Bong-joon and the other Donghak leaders are pleased that their declaration of arms is picking up some steam with other Donghak members throughout the country — as well as gaining new recruits. The concern is that the peasants are only armed with hand-hewn bamboo spears. They’re trying to train some men to be gunners, but they don’t have enough gunpowder.
There’s gunpowder at the military outpost, though, but the soldiers — including Yi-hyun — keep watch over it twenty-four hours a day.
The mountain people may not have the fanciest of guns, but they know how to make them effective as they sneakily surround the outpost and take fire. The sniper girl easily takes out the archers, and with their equivalent of grenade gun, the mountain men clear the way for the rest of the Donghak warriors to attack.
In the chaos, Yi-hyun grabs his fancy rifle from the now-dead commanding officer who stole it from him, then runs for cover. He’s knocked down by his fellow soldiers — the ones who attacked him for his money bag, but Yi-hyun uses the rifle to shoot them away before hiding behind some supplies.
Yi-hyun’s stunned when he’s suddenly grabbed by Yi-kang. There’s no time to explain — only time to run, as Yi-kang tells Yi-hyun to follow him. Once they’ve reached a spot in the woods, away from the gunpowder store house, Yi-kang explains that the Donghak followers won’t kill conscripted men, so Yi-hyun should be safe provided the official military doesn’t harm him.
Worried about his brother, Yi-hyun asks what will happen to Yi-kang, and Yi-kang tearfully says that even though their father wants them to return to their old life, Yi-kang no longer wants to be a part of it. He now wants to live simply as Baek Yi-kang.
Then he scurries back into the woods, leaving a stunned Yi-hyun behind.
The battle rages on at the gunpowder store house, and just when it looks like the mountain boy is about to be killed by a soldier, Yi-kang rushes in and kicks the officer down, saving the boy. He cockily tells the boy that he can’t get his revenge now, but everyone’s attention is diverted when a soldier grabs a flaming torch and runs into the gunpowder store room.
Yi-kang rushes in after the soldier, much to everyone’s shock, then staggers out, patting out the fire burning on his hat. Did he save the day? No, because he tells everyone to RUN! The gunpowder storage blows up as the soldiers flee from the explosion.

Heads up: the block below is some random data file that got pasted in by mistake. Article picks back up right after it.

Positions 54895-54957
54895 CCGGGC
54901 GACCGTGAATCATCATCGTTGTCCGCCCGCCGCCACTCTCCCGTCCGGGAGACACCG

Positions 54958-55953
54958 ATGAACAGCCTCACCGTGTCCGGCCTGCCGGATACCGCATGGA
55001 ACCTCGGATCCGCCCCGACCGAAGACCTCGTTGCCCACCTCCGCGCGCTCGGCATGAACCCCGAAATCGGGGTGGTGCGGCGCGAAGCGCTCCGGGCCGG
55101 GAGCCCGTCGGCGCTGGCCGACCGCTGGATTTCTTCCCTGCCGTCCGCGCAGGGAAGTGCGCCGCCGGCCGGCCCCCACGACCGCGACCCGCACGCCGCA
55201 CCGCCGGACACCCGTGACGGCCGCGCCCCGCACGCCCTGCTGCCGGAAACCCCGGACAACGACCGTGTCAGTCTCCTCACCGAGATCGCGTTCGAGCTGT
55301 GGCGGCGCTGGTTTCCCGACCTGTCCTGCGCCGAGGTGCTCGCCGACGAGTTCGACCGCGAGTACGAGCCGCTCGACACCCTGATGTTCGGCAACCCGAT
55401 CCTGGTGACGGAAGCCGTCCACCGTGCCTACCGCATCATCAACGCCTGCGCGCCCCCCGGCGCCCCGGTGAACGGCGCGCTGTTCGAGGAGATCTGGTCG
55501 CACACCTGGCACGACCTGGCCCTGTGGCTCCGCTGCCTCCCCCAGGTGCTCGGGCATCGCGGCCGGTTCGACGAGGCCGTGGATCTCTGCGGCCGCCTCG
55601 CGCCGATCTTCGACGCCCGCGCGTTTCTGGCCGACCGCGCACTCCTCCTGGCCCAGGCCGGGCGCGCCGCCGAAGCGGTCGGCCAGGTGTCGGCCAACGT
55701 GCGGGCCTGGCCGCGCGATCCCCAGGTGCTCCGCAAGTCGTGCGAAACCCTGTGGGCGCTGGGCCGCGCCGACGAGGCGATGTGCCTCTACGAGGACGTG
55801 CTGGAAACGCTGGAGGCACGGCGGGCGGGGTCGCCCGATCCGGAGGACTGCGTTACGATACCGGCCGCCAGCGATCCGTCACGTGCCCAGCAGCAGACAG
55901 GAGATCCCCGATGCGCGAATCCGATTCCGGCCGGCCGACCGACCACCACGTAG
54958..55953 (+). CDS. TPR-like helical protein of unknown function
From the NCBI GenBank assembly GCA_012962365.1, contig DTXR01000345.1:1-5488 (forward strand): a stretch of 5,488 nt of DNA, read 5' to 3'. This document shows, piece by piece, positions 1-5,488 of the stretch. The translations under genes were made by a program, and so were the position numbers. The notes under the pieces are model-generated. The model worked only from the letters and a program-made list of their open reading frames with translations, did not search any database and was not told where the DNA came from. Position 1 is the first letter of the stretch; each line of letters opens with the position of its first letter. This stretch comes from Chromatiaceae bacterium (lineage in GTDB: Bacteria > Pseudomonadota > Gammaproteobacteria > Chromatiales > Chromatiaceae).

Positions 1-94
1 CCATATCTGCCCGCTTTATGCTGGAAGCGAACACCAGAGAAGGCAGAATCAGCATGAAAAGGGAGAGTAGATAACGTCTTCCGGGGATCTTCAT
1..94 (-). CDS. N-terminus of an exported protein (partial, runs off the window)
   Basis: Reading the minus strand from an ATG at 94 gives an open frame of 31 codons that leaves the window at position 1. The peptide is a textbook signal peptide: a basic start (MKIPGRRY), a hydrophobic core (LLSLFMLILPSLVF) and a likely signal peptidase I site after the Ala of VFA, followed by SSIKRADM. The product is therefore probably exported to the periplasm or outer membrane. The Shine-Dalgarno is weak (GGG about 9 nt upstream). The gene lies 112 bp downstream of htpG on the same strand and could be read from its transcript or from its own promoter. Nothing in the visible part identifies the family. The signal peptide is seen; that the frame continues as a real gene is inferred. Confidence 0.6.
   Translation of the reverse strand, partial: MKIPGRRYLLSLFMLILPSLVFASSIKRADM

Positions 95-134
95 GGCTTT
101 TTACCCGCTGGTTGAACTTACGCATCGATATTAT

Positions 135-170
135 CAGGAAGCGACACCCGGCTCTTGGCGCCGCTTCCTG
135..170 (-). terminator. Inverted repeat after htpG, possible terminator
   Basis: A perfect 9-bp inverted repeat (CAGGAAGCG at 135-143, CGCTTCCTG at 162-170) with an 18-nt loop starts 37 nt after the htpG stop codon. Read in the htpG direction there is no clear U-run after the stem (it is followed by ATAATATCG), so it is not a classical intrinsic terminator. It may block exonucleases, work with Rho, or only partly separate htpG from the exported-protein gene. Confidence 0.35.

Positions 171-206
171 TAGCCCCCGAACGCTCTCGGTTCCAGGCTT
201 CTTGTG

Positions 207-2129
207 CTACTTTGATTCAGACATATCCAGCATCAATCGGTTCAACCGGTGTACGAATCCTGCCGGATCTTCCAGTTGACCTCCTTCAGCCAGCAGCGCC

Yi-kang’s knocked out by the blast, then wakes up coughing as Bong-joon stares down at him in concern. Shrieking in horror, Yi-kang flails to his feet, insisting Bong-joon’s looming face scared the life out of him. HAHAHAHA!
Once he comes to his senses, he realizes that he’s in the Donghak camp, and wonders if Bong-joon decided to accept him after all. Yi-kang refuses to believe it, but when Bong-joon asks why Yi-kang was so foolishly brave back at the gunpowder outpost, Yi-kang mutters that he’s just trying to make amends for what he did as What’s-his-name.
Kyung-sun can see where this is going, warning Bong-joon that they shouldn’t accept Yi-kang into their group, since so many of the peasants have grudges against Yi-kang. But Bong-joon tells Kyung-sun to keep an eye on Yi-kang — after all, they could use another man with fighting experience.
Delighted, Yi-kang holds out his hand — his crippled hand — which Bong-joon stares at in bewilderment. Yi-kang has to explain the newfangled way of greeting that his brother taught him, and it’s super adorable how he has to actually put Bong-joon’s hand in his, then he repeatedly shakes it for a ridiculously long time.
From a distance, Yi-hyun watches Bong-joon and Yi-hyun shake hands. As Yi-kang’s face beams with delight, Yi-hyun’s face hardens. With his rifle on his back. Yi-hyun returns to the military outpost.
At the outpost, the peddlers are packing up out of fear of the Donghak followers that should be arriving soon, but Ja-in won’t budge. She sees Yi-hyun return, hours after all the other soldiers arrived from the gunpowder store house. He dazedly ignores everyone who greets him.
Ja-in sits with Yi-hyun, confessing that she was worried about him. Thanks to Deok-ki’s knowledge about war, she knows that a soldier’s first battle can leave him shellshocked. She gently encourages him to stay strong, then gets up to leave.